Wednesday, August 1, 2012

Andean Anthropogenic Alluvial Fans

[the mining spoils dump site to the west of the Chiquicamata Mine outside of Calama, Chile in the Atacama desert forms a sort of alluvial fan working towards the Andean cordillera; this anthropogenic deltaic fan is also fundamentally shaped and formed by water, as well as Catepillar trucks and Cenezoic Era geology]

Copper has been mined at the Chiquicamata Copper Mine since at least 550 CE. Industrial scale operations began on the site in 1910, only 30 years after Chile had wrested control of the area away from the Bolivians at the behest of British agricultural interests (among other things). To date it has produced some 29,000,000 metric tons of pure copper, leaving a hole in the Atacama that is nearly 900 meters deep and creating a complex nearly 5 kilometers wide. As the mine has expanded, it's pits and waste dumps have covered old mining camps and evacuated formerly thriving towns.

None of this would be possible without the aqueduct that was constructed to bring water 55 miles over the Andes to the site in order to enable the Guggehnheim Process perfected in Utah by Elias Smith. This process is a method of chemical precipitation that prepares sludge for filtration. However, to get sludge you need water, and to get water in the middle of the Atacama, you have to build a 55 mile aqueduct bringing water up over the Andes and down to Calama, which the Guggenheims paid some people to do. In this way, the great alluvial fan of the Chiquicamata Mine is a natural history of one hundred years of open-pit industrial operations.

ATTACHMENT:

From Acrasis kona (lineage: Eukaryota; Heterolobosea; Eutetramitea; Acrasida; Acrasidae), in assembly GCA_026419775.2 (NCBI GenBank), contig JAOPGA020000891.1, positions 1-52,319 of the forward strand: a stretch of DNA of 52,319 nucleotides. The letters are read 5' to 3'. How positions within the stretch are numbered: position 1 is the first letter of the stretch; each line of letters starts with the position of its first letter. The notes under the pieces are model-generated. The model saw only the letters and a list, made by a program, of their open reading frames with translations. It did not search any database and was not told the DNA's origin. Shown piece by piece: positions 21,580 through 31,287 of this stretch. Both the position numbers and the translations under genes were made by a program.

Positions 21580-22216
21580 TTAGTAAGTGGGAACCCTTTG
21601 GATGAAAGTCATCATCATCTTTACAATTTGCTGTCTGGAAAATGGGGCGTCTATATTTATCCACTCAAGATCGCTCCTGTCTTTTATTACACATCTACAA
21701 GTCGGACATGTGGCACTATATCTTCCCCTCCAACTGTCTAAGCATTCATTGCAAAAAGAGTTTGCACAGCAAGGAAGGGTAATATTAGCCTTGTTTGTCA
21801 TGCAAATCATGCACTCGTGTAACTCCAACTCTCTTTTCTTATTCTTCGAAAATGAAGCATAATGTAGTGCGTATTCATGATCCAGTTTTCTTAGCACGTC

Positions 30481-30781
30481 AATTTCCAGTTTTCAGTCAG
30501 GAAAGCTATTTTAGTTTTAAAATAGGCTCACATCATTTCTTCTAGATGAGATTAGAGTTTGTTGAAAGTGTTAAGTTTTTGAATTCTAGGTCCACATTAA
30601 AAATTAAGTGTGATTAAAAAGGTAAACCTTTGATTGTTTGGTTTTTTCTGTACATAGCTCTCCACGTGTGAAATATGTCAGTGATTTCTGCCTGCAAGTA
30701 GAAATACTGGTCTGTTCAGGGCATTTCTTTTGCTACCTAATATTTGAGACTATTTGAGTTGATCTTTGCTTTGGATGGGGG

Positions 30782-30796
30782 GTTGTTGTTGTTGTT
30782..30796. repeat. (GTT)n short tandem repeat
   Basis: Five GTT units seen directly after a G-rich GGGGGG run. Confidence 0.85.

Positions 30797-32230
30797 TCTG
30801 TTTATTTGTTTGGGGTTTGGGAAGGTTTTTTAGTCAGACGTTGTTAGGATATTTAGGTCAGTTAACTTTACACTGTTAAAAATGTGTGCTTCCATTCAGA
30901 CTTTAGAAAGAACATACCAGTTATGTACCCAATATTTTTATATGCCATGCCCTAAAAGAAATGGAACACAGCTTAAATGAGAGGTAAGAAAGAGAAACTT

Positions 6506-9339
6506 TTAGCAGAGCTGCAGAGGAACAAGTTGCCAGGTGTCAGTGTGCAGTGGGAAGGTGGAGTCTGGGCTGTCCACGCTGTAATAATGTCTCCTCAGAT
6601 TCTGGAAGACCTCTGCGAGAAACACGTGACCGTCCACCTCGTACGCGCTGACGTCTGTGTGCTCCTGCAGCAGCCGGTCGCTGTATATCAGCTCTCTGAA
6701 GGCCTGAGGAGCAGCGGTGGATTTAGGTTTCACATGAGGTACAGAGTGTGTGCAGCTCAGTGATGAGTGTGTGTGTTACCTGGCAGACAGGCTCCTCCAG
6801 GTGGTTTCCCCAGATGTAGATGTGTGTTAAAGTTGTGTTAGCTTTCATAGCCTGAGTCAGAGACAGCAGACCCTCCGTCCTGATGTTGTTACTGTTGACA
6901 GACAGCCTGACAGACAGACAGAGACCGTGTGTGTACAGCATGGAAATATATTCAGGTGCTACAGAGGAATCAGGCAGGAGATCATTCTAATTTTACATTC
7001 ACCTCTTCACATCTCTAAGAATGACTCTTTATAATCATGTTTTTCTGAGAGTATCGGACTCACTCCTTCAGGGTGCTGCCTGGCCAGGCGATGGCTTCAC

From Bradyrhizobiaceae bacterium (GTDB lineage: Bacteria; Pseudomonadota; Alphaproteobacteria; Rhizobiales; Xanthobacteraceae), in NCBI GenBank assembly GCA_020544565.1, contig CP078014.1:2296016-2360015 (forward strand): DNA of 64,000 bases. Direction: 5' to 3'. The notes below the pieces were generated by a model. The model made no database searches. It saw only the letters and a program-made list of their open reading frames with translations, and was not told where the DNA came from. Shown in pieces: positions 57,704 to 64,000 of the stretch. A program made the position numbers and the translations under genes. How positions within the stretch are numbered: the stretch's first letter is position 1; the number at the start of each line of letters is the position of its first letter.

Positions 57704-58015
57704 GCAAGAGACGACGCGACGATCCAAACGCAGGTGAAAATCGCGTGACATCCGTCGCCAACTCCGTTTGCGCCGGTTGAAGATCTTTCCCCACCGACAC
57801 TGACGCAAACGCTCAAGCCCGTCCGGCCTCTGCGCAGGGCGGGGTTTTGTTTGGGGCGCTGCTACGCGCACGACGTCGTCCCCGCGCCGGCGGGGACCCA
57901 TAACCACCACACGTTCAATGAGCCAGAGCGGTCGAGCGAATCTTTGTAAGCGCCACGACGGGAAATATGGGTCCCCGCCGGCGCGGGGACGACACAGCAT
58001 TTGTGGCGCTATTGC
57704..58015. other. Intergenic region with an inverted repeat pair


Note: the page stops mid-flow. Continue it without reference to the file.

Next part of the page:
According to Mining Technology there is currently a project to shift these operations to below ground mining tunnels. With this shift the mine is projected to remain operational until 2060. At that same time a new project was announced to bring some 6,000 cubic liters of water every hour to the Chiquicamata and Escondida Copper mines from the aquifer below Salta, Argentina. This new influx of extra-basin water, limited to 170,400,000 cubic meters per year, combined with a radical shift in mining operations are sure to produce their own mophologies and natural histories. New delta landscapes of the Atacama Desert.

[the Chiquicamata Mine from above; in this aerial south is up; the different morphologies can be read as a natural history of a massive interbasin water transfer, Cenezoic copper deposits, and the movement of diesel shovels and dump trucks]

2 comments:

  1. man made deltas in the middle of a desert amazing....

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  2. That is both beautiful and frightening. Is there any information about the compostion of the mine tailings? I suspect that they are full of heavy metals and other harmful constituents. I wonder what happens over 1,000,000 years when these spoils are re-incorporated into the geologic strata of the region?

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